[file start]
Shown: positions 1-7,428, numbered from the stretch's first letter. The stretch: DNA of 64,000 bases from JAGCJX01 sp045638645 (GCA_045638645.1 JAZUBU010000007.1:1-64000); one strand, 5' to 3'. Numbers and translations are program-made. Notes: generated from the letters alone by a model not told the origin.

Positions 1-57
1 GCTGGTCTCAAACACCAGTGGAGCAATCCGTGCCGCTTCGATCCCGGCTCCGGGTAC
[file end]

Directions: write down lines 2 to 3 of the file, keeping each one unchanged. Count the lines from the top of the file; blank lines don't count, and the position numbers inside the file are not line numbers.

Positions 1-57
1 GCTGGTCTCAAACACCAGTGGAGCAATCCGTGCCGCTTCGATCCCGGCTCCGGGTAC